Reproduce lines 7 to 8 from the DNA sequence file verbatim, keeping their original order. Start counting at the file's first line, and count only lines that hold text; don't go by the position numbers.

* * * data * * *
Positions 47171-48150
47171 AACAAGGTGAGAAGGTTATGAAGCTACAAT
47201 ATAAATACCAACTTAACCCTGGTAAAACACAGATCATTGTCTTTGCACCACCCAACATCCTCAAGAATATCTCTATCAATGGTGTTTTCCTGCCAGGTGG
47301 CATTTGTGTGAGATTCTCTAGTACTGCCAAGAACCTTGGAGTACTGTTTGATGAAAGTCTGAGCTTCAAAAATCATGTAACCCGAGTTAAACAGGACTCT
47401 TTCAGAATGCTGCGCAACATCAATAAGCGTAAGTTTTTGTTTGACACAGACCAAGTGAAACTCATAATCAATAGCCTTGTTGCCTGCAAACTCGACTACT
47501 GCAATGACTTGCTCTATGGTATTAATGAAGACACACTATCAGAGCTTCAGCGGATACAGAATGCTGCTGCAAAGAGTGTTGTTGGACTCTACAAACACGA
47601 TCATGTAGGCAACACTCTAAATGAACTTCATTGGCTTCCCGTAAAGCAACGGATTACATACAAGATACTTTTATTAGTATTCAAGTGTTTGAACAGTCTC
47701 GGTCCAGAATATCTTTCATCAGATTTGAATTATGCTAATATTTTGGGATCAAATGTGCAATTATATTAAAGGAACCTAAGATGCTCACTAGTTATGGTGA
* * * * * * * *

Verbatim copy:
47601 TCATGTAGGCAACACTCTAAATGAACTTCATTGGCTTCCCGTAAAGCAACGGATTACATACAAGATACTTTTATTAGTATTCAAGTGTTTGAACAGTCTC
47701 GGTCCAGAATATCTTTCATCAGATTTGAATTATGCTAATATTTTGGGATCAAATGTGCAATTATATTAAAGGAACCTAAGATGCTCACTAGTTATGGTGA